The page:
Take a minute to consider how incredible it is that The Avengers exists. This movie, after all, is more than seven years in the making. Along the way, five others had to be filmed, released, and succeed at the box office. A small army of superheroes had to be cast, and those actors had to sign on for additional work. All told, Marvel Studios spent more than a billion dollars -- a billion freaking dollars -- to carry its substantial endeavor to this moment, the eve of its best-laid plans.
And standing at the helm of it all, entrusted to write and direct this flagship, monumental billion-dollar investment, is a man who's had more commercial failures than almost anyone else in the business. Of course, as Joss Whedon's fans already know, he's also perfect for the job -- and it's not just because he's a certifiable king of the geeks.
Marvel's The Avengers
The Avengers picks up where Thor and Captain America: The First Avenger left off: Loki (Tom Hiddleston), a formerly banished baddie, gets zapped onto Earth to steal an all-powerful energy source called the Tesseract. (Confused? Unfamiliar with these stories and characters? A tidy opening sequence will bring you up to speed.) To find the Tesseract, stop Loki, and prevent an alien invasion of Earth, super-spy director Nick Fury (Samuel L. Jackson) gathers together the world's most extraordinary heroes: Captain America (Chris Evans), Iron Man (Robert Downey Jr.), Thor (Chris Hemsworth), and The Hulk (Mark Ruffalo). Getting them to work together, though, isn't as easy.
Obviously, The Avengers is not an average superhero movie -- it owes almost as much to ensemble action classics like The Dirty Dozen as it does its own comic-book characters -- and that reason, more than any other, is the secret to its appeal. Where else could we watch Steve Rogers trade blows with Thor? Or see what happens when Tony Stark hangs out in a laboratory with Bruce Banner? Whedon uses these geeky hypotheticals -- the traditional fodder for one-shot comics and fan fiction -- to weave a story that simultaneously plucks out the best aspects of Marvel's past movies and stands wholly recognizable as his own creation.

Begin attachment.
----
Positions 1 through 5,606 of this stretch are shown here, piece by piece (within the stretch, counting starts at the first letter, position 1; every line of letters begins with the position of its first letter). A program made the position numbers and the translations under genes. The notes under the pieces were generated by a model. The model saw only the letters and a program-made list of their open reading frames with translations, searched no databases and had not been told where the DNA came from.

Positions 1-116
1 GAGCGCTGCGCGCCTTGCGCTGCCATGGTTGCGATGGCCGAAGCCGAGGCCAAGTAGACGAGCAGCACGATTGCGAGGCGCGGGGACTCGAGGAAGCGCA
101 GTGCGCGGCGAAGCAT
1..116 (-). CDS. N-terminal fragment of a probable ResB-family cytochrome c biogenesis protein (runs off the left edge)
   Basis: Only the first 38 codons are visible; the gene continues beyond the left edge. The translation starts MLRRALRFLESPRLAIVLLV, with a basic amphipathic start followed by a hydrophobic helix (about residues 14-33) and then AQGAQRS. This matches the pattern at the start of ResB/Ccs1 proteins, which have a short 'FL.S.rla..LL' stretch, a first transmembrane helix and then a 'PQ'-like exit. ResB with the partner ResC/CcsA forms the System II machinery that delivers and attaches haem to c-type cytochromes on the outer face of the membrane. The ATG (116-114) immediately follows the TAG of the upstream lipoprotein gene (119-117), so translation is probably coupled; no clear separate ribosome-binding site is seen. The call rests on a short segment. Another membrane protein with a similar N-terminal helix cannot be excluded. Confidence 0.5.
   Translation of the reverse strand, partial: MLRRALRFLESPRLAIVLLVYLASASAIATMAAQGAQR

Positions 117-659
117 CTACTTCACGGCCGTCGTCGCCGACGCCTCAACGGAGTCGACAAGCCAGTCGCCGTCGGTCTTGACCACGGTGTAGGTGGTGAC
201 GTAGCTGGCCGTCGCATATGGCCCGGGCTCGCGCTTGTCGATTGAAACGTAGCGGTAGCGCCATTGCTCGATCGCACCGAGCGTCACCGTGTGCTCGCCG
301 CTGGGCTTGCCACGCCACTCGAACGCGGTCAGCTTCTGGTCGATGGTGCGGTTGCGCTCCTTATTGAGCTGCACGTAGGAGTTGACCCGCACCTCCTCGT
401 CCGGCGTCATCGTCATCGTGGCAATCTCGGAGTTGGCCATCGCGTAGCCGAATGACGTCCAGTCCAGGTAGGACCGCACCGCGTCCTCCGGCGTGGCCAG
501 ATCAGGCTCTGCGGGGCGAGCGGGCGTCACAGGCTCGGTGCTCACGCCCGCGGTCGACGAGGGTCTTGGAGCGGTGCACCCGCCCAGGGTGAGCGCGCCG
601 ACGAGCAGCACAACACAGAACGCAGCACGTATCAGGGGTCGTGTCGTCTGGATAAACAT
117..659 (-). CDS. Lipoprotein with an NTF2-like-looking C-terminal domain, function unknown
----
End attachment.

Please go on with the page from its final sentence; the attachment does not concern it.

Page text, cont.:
So while Whedon's passion for these comic-book icons holds The Avengers together, it's his style that shapes the movie into that rare kind of blockbuster that's both smart and fun. His Avengers snipe at each other, making quips and asides even in the heat of battle. They spend as much time fighting one another as they do Loki's horde of alien soldiers from planet MacGuffin. They're heroes amid debate, struggling to drop their headstrong, individualistic ways for a greater good.
(The downside to all that arguing? It means the movie clocks in at almost two-and-a-half hours.)
The cast, thankfully, shines under that character-driven pressure. Downey, as expected with two Iron Man movies already to his name, feasts on Stark's bravado. Evans isn't as subtle or as sharp as he was in Captain America, but he carries himself with an unassuming confidence that shines through when tempers flare. Hemsworth's bombastic charisma is a great foil to play against -- try not to laugh when Downey fires nicknames like "Shakespeare in the Park" or "Point Break" at him -- and Ruffalo is an absolute, stone-cold scene-stealer. As the only member of this superhero powwow who's tortured in the slightest, his sensitive performance is amplified into something potent and affective.
Of course, the nitty-gritty of The Avengers is the fights. If you know these characters and their stories, the action will make you beam from ear to ear. If you don't, you'll be smiling anyway because it's too damn good not to enjoy. Whedon has a terrific sense of framing and timing with his action sequences -- an early one is overlaid by an honest-to-God violin concerto, which would be bigheaded if it weren't immediately followed by the movie's most outrageous, gruesome moment. A later shot, set in a ravaged Manhattan just as the gang starts to work as a team, is a flowing visual beauty that delivers Whedon's message better than even he could do with words. The moment is idyllic, the precise instance where this whole billion-dollar scheme finally pays off.
That, after all, is the point of The Avengers. It's the star attraction of Marvel's circus, so it could never be anything less than a great comic book brought to life -- and nobody is better suited than Whedon to do exactly that. His movie is a behemoth. It's humongous. It's gargantuan. See it in the largest, loudest theater you can find.